Texting In Flight

While the National Transportation Safety Board (NTSB) has long highlighted its safety concerns about texting while driving, the agency is turning its attention to texting while in flight.  NTSB made a series of recommendations last week covering the use of portable electronic devices aboard aircraft flown under Parts 135 (on-demand) and 91 Subpart K (fractional). 

The recommendations – including for an outright ban on “non-operational” use of PEDs for pilots while flying under 135 and 91K -- stemmed from its investigation of the Aug. 26, 2011 crash of an Air Methods Eurocopter AS350 B2 helicopter that was on an emergency medical services (EMS) mission.

That accident was the apparent results of fuel exhaustion and the pilot’s failure to properly enter autorotation after the engine flameout. But the safety board cites as a contributing factor the “pilot’s distracted attention due to personal texting during safety-critical ground and flight operations.”

Investigators discovered that the pilot texted while the helicopter was in flight, while the helicopter was being prepared for return to service and during a call with the company’s communication specialist to discuss a potential shortage of fuel. This, NTSB says, “was a self-induced distraction that took his attention away from his primary responsibility to ensure safe flight operations.” While NTSB did not find evidence that the pilot was texting at the time of the engine failure, his texting while airborne violated the company’s cell phone use policy.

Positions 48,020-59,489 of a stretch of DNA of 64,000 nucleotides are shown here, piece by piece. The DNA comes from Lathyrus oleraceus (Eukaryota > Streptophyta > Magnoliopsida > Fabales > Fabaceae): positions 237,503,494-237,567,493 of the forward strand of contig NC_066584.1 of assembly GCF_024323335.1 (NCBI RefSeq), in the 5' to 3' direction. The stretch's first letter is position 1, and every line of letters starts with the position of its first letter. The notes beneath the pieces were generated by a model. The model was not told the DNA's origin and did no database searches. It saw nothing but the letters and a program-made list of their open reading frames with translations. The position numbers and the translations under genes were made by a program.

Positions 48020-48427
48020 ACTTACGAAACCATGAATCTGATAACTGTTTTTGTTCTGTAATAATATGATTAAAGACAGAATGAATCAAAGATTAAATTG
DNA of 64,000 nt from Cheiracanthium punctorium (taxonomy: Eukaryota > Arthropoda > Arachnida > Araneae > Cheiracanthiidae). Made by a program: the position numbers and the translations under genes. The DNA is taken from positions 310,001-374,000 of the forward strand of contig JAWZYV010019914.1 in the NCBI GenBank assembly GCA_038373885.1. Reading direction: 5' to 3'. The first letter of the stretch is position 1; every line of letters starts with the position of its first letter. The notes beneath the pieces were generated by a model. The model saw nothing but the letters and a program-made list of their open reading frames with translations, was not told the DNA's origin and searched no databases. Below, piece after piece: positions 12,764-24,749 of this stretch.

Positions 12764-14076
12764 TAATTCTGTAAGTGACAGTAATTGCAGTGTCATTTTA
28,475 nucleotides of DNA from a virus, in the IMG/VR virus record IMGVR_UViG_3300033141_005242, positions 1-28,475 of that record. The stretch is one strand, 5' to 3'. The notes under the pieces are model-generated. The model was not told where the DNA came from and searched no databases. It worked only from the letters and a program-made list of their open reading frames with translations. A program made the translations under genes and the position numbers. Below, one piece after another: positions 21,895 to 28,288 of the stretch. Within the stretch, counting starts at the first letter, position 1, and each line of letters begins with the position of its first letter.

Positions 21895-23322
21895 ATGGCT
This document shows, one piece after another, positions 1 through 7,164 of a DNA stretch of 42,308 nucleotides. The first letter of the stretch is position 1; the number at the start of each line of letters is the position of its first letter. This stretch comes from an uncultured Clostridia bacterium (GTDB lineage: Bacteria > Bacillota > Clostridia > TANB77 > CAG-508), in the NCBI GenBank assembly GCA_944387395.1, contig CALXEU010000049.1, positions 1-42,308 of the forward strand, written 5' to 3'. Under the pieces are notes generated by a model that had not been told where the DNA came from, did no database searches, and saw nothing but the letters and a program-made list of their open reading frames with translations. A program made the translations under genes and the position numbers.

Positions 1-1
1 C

Air Methods President Mike Allen says the company already begun instituting safety improvements as a result of the investigation. Although PED use in flight was already prohibited by company policy, Allen says, “since the accident, we have instituted a zero tolerance policy for use of cell phones during flight.”

Please or Register to post comments.

From The Archives

Aviation Week is approaching its 100th anniversary in 2016. In a series of blogs, our editors highlight editorial content from the magazine's long and rich history.

 

Jan 31, 2016
blog

Tupolev 104: Harsh Proof Of Rapid Soviet Progress (1956) 18

Since little detail was available of the Russian design and built Tupolev 104, a profile was compiled for Aviation Week, based entirely on observations from photographs, experts such as engineers knowledgeable in typical Russian aircraft design and of its landing at London Airport....More
Blog Archive
Penton Corporate

Sponsored Introduction Continue on to (or wait seconds) ×